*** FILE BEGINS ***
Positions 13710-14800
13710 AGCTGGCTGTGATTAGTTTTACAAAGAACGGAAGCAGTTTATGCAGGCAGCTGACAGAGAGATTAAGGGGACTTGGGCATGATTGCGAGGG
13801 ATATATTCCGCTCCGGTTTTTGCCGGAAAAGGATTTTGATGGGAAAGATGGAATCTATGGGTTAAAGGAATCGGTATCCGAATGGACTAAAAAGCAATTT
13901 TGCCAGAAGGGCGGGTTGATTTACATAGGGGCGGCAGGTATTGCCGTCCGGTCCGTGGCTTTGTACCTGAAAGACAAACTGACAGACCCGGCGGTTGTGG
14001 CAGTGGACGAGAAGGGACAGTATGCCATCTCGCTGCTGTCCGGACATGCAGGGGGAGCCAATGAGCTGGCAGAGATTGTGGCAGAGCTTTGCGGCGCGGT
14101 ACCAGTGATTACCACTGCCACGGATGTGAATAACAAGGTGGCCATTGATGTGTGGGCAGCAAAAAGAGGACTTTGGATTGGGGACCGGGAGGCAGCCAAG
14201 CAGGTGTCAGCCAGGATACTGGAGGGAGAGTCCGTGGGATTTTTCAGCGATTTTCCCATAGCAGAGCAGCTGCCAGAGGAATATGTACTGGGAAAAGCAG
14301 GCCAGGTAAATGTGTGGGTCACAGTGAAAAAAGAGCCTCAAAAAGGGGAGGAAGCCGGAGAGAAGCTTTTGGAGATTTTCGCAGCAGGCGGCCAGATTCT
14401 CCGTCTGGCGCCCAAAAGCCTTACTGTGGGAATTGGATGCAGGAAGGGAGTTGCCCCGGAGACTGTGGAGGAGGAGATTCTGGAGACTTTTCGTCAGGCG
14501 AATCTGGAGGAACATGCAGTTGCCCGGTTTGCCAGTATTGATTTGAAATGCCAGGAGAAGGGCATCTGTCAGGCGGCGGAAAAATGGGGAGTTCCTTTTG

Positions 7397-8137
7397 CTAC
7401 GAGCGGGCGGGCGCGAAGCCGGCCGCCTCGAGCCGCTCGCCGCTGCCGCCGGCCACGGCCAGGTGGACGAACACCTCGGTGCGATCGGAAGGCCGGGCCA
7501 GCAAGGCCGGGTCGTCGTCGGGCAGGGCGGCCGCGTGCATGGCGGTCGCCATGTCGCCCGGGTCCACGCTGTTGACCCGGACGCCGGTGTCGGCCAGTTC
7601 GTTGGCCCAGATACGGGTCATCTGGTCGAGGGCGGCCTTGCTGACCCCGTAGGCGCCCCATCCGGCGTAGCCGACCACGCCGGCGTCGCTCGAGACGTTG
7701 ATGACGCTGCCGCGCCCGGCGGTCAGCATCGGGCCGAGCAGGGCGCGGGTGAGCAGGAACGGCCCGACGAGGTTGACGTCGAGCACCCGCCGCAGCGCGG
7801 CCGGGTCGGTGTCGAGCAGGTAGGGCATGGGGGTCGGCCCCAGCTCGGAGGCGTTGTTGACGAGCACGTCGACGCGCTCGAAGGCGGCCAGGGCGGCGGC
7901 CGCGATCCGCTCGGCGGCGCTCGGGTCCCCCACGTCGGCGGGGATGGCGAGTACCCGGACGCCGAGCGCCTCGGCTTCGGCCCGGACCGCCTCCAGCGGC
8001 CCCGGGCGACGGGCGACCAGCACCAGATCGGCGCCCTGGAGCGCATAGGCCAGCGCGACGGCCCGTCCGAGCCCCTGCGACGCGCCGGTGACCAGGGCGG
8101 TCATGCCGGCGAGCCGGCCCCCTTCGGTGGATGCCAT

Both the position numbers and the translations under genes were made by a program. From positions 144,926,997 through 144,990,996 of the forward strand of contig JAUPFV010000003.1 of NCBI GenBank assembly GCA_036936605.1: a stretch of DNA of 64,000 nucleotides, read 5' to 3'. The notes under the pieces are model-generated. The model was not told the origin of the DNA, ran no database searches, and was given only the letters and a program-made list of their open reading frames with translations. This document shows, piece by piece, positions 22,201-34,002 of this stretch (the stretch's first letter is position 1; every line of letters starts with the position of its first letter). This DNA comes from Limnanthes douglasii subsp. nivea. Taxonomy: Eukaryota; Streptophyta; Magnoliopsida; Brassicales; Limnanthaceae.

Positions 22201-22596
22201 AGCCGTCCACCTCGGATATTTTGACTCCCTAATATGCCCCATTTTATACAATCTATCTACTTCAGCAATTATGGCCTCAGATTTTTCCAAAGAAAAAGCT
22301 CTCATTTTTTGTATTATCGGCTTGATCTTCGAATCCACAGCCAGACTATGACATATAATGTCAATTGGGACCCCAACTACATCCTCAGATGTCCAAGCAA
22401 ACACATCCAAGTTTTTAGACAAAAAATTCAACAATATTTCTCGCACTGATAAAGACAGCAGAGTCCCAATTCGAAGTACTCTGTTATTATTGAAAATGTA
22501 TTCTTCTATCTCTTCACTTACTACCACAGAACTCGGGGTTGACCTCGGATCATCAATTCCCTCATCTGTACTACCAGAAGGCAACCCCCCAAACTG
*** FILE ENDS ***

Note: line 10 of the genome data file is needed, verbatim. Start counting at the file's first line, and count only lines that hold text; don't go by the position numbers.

14501 AATCTGGAGGAACATGCAGTTGCCCGGTTTGCCAGTATTGATTTGAAATGCCAGGAGAAGGGCATCTGTCAGGCGGCGGAAAAATGGGGAGTTCCTTTTG